Bliss got in the habit of getting his work published right away,  and he benefitted from that. John Cantlon at Michigan State was very supporting and published papers with Larry as a second author.

Ecology as a discipline

Bliss believed that one had to apply a variety of approaches to research, and enjoyed having grad students like Rich who were interested in a variety of topics and methods.

Most universities had merged botany and zoology departments, though not the University of Washington. Larry, a botanist, thought that mergers were a good idea.

Larry never interacted much with Eugene Odum and never used his book, but he appreciated what Odum accomplished.

International Biological Program – Arctic Biome

Bliss remembers people beginning to talk about ecosystem studies, and became a member of the U. S. National IBP Committee, while he was in Edmonton. He helped organize the U.S. portion of the IBP around the time he moved to Edmonton.

The Canadian program failed, and Larry was asked to organize a program for the Arctic, which he did. He took a variety of approaches, and he got other Canadian universities involved, through it was centered in Edmonton.

One of the participants insisted that the project had to be year-round, which would require special personalities that could overwinter together. Communication was difficult in those days, but they did it weekly. Six people (two couples, and two single men) were able to do it. No one had done it before research, aside from the indigenous peoples. (See interview with John Hobbie) During this research, they primarily monitored musk ox behavior in the dark on Devon Island. Arctic and alpine environments hadn't been worked on much before, which appealed to Larry; he liked working in places where others had not been before.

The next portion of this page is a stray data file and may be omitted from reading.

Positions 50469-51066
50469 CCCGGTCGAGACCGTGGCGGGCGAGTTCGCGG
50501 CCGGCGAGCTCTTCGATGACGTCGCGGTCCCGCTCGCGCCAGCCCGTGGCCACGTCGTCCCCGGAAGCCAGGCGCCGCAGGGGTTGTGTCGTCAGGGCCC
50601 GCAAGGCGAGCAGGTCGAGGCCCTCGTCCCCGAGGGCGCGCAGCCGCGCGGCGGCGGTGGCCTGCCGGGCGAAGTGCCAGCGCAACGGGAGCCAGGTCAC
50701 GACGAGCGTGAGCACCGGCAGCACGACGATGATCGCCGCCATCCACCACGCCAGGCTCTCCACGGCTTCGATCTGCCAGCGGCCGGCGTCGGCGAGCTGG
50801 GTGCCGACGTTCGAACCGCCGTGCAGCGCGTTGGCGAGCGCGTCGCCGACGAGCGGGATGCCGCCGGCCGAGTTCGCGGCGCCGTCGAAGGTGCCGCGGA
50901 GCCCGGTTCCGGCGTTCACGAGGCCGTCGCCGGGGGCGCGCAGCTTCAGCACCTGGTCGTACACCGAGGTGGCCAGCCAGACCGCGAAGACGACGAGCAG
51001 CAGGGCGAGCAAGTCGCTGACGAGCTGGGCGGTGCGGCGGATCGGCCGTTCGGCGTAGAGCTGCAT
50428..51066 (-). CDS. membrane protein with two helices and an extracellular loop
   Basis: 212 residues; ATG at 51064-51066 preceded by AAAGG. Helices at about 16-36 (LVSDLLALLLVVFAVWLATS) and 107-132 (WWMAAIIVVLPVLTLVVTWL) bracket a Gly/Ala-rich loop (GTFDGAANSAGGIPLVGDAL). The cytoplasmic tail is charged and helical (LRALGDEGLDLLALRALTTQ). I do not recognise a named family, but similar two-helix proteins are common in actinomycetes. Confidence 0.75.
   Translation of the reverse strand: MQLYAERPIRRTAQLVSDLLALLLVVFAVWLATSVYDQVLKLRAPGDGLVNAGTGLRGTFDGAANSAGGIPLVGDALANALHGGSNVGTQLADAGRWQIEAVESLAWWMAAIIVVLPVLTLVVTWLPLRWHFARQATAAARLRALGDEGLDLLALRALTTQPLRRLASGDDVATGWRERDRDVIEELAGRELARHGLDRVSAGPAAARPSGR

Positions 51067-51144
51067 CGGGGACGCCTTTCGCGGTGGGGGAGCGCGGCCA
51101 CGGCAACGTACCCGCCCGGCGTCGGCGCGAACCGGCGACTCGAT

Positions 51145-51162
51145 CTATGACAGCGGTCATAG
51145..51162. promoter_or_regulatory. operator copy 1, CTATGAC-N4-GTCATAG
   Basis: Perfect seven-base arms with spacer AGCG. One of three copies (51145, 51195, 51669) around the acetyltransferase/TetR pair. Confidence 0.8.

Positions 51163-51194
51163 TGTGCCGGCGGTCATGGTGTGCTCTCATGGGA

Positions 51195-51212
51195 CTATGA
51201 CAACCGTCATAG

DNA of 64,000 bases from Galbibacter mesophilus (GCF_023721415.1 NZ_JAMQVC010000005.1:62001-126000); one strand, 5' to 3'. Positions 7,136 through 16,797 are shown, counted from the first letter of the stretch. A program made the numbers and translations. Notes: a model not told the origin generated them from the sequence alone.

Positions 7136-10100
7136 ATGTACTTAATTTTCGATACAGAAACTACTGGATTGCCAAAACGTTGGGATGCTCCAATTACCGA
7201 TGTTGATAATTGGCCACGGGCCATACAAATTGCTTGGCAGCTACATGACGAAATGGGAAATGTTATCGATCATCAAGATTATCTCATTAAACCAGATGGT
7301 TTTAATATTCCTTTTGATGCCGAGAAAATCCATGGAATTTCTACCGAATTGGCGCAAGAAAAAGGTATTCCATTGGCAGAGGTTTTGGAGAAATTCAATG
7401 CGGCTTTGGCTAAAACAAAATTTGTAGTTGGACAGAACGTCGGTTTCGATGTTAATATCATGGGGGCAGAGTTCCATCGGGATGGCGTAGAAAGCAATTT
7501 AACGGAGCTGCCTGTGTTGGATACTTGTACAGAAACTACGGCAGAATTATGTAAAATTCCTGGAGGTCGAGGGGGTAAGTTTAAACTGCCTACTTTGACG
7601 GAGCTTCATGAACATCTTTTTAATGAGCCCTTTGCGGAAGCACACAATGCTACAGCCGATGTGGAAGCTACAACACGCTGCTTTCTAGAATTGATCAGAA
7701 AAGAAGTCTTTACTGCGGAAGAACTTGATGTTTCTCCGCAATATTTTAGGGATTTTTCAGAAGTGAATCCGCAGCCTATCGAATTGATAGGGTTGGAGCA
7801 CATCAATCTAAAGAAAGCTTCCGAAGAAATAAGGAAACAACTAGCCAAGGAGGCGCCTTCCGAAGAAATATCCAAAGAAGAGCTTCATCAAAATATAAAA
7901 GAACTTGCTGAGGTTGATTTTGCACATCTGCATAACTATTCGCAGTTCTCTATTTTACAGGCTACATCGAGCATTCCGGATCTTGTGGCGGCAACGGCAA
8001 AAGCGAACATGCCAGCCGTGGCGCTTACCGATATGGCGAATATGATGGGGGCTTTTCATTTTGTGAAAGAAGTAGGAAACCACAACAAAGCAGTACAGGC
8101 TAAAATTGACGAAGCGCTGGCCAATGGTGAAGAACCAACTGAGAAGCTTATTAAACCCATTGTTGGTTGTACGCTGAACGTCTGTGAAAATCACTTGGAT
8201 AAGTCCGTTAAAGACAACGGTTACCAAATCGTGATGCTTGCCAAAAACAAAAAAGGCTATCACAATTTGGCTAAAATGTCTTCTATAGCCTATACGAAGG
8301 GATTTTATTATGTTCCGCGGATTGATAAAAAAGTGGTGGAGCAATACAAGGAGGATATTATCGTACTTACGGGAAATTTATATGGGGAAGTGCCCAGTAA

Development of ESA as an organization

Bliss mentions A.G. Vestal, a kind-hearted ESA secretary with few students who seemed rather isolated, and was at Illinois before Larry arrived. He mentions Victor Shelford, who was also st Illinois. Ecologists who were trained at the University of Chicago tended to come to Illinois-Champaign, Larry suggested. 

In the 1950s, Larry benefitted from watching his undergrad professors do research and publish papers. By the time he got to Duke, Larry knew that he would be an educator and researcher.

Ecologists at Illinois were aging, so Larry had to revive the program there. But in those days, they didn’t talk much about ESA. Most meetings of ESA were joint with AIBS, and other societies. When Larry became president, he decided that in two years he would “strike out in a new direction.” Twice ESA had tried to develop a “Washington Office,” but he wanted to try again. 

[Interview ended unexpectedly, possibly due to technical difficulties with the recorder, but the interview was nearing the end, Rich reported.]





Oral History Item Type Metadata


73 minutes


Lawrence Bliss and Richard Fonda, “Interview with Lawrence Bliss, October 9, 2012,” UGA Special Collections Libraries Oral Histories, accessed September 21, 2023,